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Insuring the rich and famous

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Luxury lifestyles drive cost of coverage

The toys of the wealthy -- wine collections, jewelry, fine arts, racehorses and the like -- are often dangerously underinsured.

"I had a client who had a (Frederic) Remington painting," Clement says. "I had previously dealt with a Remington and knew their value. When I looked at the client's policy, their Remington was insured for $400,000. Sounds like a big number, right? It was worth $4 million."

Homeowners policies may cover fire damage and theft, but their loss limits typically fall far short of that range, include a deductible and don't cover accidental damage, "mysterious disappearances" or holdings in multiple locations. That can leave the toys at your beach house or ski chalet completely exposed.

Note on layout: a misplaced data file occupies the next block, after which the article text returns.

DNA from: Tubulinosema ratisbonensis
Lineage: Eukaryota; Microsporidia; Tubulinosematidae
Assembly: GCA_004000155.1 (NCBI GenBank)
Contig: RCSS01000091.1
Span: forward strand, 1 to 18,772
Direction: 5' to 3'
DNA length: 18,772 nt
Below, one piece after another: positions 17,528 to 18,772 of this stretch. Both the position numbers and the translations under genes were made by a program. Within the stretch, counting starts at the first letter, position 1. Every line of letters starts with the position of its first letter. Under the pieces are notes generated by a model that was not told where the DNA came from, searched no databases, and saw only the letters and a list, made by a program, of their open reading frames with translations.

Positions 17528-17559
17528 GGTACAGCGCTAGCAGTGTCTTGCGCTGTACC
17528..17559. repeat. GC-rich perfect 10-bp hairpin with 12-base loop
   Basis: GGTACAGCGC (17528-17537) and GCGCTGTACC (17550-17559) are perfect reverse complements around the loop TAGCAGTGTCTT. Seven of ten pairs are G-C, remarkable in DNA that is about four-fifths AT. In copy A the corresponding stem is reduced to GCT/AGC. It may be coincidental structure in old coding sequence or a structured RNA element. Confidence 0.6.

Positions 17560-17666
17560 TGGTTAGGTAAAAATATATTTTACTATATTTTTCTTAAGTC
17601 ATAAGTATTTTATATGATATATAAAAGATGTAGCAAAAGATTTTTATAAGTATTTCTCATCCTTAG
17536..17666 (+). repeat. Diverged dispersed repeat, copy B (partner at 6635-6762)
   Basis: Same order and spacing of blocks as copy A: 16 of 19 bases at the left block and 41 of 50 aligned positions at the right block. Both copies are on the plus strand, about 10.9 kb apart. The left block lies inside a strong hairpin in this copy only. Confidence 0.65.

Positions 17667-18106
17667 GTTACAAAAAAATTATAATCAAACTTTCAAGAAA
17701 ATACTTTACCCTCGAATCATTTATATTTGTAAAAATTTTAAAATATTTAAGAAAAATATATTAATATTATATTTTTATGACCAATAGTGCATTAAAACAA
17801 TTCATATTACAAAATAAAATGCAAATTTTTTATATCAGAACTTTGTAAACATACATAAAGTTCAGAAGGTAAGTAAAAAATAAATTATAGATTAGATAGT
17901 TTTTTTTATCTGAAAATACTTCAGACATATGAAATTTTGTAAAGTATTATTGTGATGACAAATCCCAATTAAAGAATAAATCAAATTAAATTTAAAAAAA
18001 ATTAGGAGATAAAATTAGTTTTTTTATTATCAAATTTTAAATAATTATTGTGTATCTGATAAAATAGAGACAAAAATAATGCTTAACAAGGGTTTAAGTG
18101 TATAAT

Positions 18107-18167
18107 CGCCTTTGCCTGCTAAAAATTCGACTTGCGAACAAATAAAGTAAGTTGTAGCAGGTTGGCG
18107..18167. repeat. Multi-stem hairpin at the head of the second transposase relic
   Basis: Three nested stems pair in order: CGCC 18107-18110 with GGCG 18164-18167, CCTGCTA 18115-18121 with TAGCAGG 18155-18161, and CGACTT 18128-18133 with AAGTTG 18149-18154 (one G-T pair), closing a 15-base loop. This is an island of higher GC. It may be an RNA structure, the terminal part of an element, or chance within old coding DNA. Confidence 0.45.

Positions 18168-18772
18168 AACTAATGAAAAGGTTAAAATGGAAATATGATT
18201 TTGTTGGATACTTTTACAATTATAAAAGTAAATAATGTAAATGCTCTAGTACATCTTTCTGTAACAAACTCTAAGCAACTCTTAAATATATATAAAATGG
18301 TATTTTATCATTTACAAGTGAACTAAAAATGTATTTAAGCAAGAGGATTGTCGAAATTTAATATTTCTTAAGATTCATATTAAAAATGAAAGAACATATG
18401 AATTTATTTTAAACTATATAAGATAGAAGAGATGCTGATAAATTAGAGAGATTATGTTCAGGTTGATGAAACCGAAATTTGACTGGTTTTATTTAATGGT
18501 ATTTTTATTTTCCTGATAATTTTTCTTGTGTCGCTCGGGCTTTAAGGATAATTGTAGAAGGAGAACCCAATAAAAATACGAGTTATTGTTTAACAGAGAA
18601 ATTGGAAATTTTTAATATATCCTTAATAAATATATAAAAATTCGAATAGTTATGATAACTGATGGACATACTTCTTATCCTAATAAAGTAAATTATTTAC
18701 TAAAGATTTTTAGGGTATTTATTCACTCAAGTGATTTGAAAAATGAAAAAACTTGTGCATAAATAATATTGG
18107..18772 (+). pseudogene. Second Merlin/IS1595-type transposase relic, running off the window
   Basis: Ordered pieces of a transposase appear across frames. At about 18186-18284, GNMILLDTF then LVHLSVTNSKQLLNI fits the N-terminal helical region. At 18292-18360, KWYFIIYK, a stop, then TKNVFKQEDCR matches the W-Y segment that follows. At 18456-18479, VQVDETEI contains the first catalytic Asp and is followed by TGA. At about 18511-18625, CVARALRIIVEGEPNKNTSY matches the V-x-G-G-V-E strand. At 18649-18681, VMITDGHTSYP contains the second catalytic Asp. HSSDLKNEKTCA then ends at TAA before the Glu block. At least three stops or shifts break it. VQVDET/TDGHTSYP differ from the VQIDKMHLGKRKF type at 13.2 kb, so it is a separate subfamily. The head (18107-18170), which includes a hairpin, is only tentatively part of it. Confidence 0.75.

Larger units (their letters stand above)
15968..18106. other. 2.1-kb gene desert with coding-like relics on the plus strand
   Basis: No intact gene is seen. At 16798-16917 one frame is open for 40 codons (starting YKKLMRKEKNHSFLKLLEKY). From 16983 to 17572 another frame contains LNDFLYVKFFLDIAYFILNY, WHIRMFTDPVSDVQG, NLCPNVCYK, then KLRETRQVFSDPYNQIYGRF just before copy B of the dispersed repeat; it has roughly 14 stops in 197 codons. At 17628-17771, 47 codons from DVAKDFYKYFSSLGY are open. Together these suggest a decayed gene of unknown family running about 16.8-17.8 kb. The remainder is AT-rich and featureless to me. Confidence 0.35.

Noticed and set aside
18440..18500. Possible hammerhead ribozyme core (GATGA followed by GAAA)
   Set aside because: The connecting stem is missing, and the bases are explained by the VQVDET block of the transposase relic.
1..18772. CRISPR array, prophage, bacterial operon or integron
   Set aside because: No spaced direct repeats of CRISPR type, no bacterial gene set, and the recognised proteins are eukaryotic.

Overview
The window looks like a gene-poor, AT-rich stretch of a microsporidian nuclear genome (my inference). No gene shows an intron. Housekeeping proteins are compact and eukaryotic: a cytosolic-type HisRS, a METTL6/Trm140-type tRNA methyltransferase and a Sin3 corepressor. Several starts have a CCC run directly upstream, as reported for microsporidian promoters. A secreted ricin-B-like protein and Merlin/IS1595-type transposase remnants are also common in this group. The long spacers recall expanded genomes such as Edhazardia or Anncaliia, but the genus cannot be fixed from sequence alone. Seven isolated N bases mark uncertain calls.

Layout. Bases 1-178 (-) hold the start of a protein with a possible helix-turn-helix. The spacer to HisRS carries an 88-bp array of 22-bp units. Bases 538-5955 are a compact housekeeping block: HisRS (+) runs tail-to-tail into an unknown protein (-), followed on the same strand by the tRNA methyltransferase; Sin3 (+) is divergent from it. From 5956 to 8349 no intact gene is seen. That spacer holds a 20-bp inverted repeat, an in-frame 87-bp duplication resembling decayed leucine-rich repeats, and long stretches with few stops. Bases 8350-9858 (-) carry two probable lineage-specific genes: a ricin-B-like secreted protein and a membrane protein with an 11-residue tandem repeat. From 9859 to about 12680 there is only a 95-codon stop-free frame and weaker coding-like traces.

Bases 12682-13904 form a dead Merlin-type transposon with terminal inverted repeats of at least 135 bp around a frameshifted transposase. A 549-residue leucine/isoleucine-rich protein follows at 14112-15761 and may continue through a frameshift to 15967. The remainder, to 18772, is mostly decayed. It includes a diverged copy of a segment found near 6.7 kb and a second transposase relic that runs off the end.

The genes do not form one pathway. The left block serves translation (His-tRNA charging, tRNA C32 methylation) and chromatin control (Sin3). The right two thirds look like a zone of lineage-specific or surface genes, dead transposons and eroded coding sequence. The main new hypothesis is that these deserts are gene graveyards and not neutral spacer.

High-net-worth policies remedy those shortcomings. "Fine-arts coverage is all-risk worldwide with no deductible, so if they have it in multiple homes, in the office or on loan to a museum, it's fully covered," says Clement. Better still, there's coverage during transit and shipping, where most fine-arts losses occur.

"We recommend a policy upgrade every three years and sometimes sooner if the artist has passed away because then the art appreciates pretty fast," she adds.


 

 

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